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Come Together - Click to view! The members of Third Day are no strangers to the Christian Rock scene. Their high album sales and consistently sold out concerts are more than enough proof of that. Now the band is setting out to see if they can set the mark even further with their fourth studio release, Come Together. With producer Monroe Jones on their side, Third Day manages to barely pull off another chart-topping record, although Come Together isn't exactly up to the standard set by past recordings such as Time and Conspiracy No. 5.

The disc's first four tracks are best described as "real" Third Day, Thanks to their strong southern rock influences. The title track has a simplistic message ("we've got to come together, we've got to learn to love"), but its style holds true to the band's Georgia roots. "40 Days" and "Get On" lie at two opposite ends of the spectrum. The latter challenges the lies of failure that Satan often whispers to believers, while "40 Days" is the melodic recreation of Jesus's trials in the wilderness. Still, both have a reputation for being fast-paced, guitar driven rockers. Track #3, "Show Me Your Glory," is the latest lyrical child of Mark Lee and a fantastic worship song to boot, garnering all the strengths of their Offerings album.

It all goes downhill from there. What remains is what should have been another solid piece of artistry, full of passionate Third Day hits, but in attempt to keep their huge number of Offerings fans, the band sold out this time around and took the new album in more of a pop direction. "My Heart," a kicky pop-like song, is the first track that displays this innovation, and although the trademark twangy guitar is its apparent strength, it almost seems weak in comparison to the first four tracks. "I Got You" (complete with turntable) and "When the Rain Comes" (another Mark Lee worship song) follow in the same suit. "It's Alright" and "I Don't Know" are the more laid-back, "country-fied" ballads. "It's Alright" takes its message from Matthew 6:25-34 and urges the listener not to worry about tomorrow, "for it brings me one more day / closer than I was to you." "I Don't Know" sounds instead very much like a copy "Can't Take the Pain" from Third Day's Time with the only exception being different lyrics, and even those are similar in context.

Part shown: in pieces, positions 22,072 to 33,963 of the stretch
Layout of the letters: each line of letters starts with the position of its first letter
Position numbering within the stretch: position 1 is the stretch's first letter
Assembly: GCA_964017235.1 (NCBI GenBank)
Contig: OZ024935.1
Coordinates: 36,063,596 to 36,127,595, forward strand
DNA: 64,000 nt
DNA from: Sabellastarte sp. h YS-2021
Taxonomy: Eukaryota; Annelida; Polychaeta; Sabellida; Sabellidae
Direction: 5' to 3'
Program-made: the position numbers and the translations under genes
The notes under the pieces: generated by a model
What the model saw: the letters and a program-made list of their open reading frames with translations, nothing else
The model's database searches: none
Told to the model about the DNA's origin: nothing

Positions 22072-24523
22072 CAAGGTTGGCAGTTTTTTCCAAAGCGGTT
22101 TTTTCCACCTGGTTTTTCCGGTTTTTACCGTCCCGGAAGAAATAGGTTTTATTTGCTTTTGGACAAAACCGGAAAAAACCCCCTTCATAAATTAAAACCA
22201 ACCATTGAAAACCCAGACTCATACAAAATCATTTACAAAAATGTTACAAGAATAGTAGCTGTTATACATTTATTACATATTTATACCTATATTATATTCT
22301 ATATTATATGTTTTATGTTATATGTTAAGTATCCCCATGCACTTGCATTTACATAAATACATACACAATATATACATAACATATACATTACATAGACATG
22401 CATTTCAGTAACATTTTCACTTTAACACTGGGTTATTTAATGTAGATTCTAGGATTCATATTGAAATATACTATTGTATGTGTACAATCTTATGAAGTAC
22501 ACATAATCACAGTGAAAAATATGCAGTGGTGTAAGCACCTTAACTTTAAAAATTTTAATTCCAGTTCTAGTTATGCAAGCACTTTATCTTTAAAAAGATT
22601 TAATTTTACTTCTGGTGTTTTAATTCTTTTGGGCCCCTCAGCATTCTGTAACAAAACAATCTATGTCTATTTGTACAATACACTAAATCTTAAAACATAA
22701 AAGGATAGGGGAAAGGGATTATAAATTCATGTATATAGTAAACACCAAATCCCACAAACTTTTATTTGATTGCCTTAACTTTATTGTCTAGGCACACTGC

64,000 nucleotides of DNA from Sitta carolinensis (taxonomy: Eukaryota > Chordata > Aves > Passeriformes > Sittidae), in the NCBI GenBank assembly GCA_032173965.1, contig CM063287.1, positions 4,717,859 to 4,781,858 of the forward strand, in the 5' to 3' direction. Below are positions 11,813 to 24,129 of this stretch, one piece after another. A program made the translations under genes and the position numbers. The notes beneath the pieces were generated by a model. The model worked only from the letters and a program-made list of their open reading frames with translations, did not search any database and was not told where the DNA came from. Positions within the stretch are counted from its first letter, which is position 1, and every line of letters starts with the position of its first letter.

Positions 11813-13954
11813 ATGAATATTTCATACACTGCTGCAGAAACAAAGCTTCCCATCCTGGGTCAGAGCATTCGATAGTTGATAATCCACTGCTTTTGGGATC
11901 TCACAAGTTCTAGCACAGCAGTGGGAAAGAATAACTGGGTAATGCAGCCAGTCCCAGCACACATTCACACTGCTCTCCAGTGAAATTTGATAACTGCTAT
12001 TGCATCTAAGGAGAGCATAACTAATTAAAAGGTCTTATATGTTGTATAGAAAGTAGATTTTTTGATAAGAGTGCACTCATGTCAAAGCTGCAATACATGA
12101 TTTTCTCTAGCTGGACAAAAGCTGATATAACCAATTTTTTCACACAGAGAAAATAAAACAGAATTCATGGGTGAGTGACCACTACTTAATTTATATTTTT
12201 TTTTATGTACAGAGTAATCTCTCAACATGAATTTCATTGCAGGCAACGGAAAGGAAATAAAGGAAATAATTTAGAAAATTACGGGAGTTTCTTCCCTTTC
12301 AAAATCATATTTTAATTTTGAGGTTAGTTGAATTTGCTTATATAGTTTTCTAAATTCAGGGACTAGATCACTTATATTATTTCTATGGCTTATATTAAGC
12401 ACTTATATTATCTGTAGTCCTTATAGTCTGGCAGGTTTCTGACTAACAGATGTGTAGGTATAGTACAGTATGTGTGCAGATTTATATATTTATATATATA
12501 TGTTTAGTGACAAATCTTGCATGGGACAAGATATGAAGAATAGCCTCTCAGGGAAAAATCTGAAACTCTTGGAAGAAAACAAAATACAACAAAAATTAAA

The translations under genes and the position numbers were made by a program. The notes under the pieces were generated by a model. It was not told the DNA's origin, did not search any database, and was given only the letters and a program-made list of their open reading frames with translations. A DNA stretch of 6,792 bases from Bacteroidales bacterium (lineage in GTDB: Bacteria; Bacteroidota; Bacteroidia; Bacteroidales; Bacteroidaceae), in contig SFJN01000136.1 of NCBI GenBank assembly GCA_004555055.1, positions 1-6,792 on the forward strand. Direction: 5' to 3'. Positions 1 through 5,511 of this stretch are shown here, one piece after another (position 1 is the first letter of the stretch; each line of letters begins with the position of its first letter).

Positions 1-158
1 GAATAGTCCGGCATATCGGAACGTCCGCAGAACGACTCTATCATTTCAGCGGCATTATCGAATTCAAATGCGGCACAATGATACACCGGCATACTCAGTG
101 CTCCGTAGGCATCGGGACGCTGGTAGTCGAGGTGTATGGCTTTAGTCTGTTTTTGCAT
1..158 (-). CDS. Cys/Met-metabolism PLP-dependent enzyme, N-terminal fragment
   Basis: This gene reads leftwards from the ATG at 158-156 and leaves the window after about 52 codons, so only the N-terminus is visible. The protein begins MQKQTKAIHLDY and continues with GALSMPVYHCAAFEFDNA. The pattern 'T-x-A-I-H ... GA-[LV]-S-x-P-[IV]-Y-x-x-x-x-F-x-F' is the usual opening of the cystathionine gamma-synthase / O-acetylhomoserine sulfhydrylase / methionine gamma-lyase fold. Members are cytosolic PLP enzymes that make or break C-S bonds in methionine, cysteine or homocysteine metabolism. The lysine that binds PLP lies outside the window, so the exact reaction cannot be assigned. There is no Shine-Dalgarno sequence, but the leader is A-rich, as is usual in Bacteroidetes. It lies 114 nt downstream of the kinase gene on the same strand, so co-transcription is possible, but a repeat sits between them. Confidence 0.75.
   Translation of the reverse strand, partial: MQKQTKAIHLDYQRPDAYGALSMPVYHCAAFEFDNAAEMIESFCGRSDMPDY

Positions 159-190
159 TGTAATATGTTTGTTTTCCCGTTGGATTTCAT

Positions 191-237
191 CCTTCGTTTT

The final three songs left on the CD simply fail to impress. Flop-rocker "Still Listening" wins the award for "Third Day Song Most Likely To Kill Your Dog," and "Sing Praises" sounds more like something small children would enjoy singing in a Sunday school class. A mediocre worship tune at best, "Nothing Compares" closes the album without a hint of excitement whatsoever, but is spun around the striking reminder that nothing in this vast universe compares with the greatness of knowing Jesus Christ, our Lord and Savior. Such are the lyrical strongpoints of Come Together, shallow as they may be.

While branching out is commendable, the truth is that Third Day just can't cover the pop scene, and should stick to what they do best: gritty, Southern rock. However, because of their ever-growing fan base and increasing popularity, it's highly doubtful that we'll ever see another truly artistic gem like their third album, Time. In spite of all of this, Come Together isn't THAT disappointing, and if you're an avid Third Day fan, you'll want to pick this one up.
- Rick Foux
February 2002
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